Spring please

This winter has been the most challenging since moving to Portland. The weather has been contributing to our slow start to this years adventuring. We were greeted with an ice storm early December which was followed a month later with a snow storm that dumped ten inches of snow in Portland.


Portland ice storm December 9, 2016

The city shut down for a week with temperatures hovering between 20 – 32 degrees. It’s rare to find a shoveled sidewalk since most people don’t own a shovel for the once a year one inch snow fall. I used our dustpan to remove snow from the steps so Wiley would tolerate going out. The sidewalks became packed down and turned quickly to thick layers of ice. My Sorel boots worked wonderful the first couple of days but as the snow turned to ice they were useless. Those metal spikes for the bottoms of shoes seem like a white elephant gift, but are sctually practical. I broke down and ordered a pair but they arrived a week too late. I am prepared for next year!


Portland snow storm – January 11, 2017

Having grown up in the Midwest, it was a strange site seeing cars and busses driving around the city with chains for a solid week. The streets were the quietest I have ever seen. The first few days it was easier to walk the street than the sidewalk. Nights were lively with adults and kids playing in the snow. So much snow art could be found throughout the city.


Southeast Portland snow art

By the third day of work from home, I was restless and needed to get to the office. I rummaged through our Minnesota bin to find the essentials, snow pants, mittens, hat and the warmest coat I own. I hobbled on the snow and ice covered side walked to my bus stop. Pro tip, the schedules are never right with bad weather. The TriMet app will say one minute till arrival and the bus never shows. I have concluded the city is filled with ghost buses. When the bus actually does arrive it was so packed the driver would not pick up anyone else. So I started walking towards the next stop. Lucky for me, the next stop one person got off and I was able to hop on. Chains can be noisy and vehicles should only go a maximum of 25 mph. On the bright side it makes for a scenic commute across the Burnside Bridge.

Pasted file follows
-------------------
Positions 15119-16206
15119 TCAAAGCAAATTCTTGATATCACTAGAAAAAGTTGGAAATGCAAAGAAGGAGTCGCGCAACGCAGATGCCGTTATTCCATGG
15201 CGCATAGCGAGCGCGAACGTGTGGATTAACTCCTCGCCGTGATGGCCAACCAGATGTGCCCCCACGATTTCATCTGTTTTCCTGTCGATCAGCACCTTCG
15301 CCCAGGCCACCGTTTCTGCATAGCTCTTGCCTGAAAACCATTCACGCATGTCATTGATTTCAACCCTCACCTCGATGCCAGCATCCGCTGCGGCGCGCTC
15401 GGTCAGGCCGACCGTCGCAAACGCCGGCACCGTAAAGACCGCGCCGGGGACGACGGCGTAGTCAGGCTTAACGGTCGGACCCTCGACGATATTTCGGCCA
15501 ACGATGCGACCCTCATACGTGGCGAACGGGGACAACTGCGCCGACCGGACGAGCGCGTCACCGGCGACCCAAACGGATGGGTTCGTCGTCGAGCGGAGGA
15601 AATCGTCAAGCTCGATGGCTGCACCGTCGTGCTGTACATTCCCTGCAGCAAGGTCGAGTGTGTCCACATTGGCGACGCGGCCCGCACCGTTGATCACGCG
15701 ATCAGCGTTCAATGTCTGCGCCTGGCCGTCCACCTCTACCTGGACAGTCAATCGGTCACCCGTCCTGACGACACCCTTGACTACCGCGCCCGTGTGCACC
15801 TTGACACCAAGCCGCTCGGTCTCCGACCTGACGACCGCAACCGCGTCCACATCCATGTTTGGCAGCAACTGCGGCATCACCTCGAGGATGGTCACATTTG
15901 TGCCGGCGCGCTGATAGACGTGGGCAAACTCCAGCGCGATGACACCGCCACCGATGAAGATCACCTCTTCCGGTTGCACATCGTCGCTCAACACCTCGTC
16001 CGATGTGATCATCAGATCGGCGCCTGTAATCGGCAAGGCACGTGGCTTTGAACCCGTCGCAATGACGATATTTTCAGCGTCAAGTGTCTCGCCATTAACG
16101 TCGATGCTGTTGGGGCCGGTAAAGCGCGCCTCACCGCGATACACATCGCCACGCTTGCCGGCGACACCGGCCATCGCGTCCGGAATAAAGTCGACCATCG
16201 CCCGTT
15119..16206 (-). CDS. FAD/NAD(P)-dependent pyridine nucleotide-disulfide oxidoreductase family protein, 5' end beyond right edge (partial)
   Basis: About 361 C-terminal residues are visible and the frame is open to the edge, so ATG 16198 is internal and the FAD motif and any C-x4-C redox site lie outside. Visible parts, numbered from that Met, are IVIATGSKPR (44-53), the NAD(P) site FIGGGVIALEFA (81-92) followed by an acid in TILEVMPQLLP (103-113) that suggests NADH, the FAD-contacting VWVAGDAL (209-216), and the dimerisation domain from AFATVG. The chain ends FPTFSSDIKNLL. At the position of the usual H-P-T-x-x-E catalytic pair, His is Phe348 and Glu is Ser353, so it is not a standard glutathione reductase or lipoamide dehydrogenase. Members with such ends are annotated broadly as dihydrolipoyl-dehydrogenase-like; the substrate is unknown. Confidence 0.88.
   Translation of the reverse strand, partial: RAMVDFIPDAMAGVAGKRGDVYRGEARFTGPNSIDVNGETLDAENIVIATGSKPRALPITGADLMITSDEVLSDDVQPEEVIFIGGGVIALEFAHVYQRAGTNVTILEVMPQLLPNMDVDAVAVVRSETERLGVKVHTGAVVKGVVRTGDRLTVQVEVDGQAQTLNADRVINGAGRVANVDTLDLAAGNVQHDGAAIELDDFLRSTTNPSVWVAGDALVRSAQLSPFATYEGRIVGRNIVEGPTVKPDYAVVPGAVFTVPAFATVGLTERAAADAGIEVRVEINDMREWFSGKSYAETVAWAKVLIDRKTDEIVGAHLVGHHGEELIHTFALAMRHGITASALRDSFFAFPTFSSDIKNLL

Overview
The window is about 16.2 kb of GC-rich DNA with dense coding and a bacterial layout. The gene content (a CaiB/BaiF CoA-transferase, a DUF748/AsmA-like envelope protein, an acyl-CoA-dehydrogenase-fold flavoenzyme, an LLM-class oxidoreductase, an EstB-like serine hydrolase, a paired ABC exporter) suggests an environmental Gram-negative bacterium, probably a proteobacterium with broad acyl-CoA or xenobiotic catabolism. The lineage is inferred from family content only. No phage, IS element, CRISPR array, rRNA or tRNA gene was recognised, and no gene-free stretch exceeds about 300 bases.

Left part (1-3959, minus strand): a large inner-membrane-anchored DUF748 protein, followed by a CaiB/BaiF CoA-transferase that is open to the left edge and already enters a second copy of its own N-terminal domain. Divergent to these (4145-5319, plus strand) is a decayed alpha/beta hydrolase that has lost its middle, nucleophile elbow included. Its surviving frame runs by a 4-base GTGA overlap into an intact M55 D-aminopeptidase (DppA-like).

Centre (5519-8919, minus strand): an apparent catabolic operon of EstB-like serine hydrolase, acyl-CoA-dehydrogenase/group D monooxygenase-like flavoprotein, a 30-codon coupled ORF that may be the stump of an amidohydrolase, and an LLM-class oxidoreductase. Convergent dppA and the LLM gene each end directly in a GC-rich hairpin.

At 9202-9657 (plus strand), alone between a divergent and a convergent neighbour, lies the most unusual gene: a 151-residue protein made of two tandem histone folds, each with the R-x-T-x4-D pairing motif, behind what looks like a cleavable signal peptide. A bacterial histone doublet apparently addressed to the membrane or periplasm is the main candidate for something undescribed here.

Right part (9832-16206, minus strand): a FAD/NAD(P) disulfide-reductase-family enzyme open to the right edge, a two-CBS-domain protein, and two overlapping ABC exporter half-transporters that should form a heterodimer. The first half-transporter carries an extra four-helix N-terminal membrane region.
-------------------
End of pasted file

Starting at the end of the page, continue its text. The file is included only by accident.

Exactly a month later we reserved a site at Cape Lookout State Park for our first R-pod adventure of the year. The temperatures were promising highs in the 50’s which felt quite warm after the chilly January weather we had been experiencing.


First camping of the season – February 11, 2017

Removing the cover was much easier than expected. Mike, thinking ahead, bought a pump to fill the tires. We added a few belongings for our one night stay and we were quickly on the road. The R-pod isn’t that large but requires extra attention and being alert in traffic.

We came across a few challenges on our first R-pod adventure. Our first discovery was the battery no longer holds a charge. The battery is five years old so that is not much of a surprise. The second surprise came at Cape Lookout State Park. They have incredible RV sites with water hook ups, electrical and sewer dump at each site. We took this opportunity to fill the tank with water. While organizing the bedroom, I peaked in the bathroom and saw a steady stream of water flowing down the drain. The pipe connection at the base of the toilet was spraying water. Thinking back on it we forgot to use the pressure value and may have just had too much pressure causing the water to spray. We’ll need some further investigation. I swear that toilet has it out for us.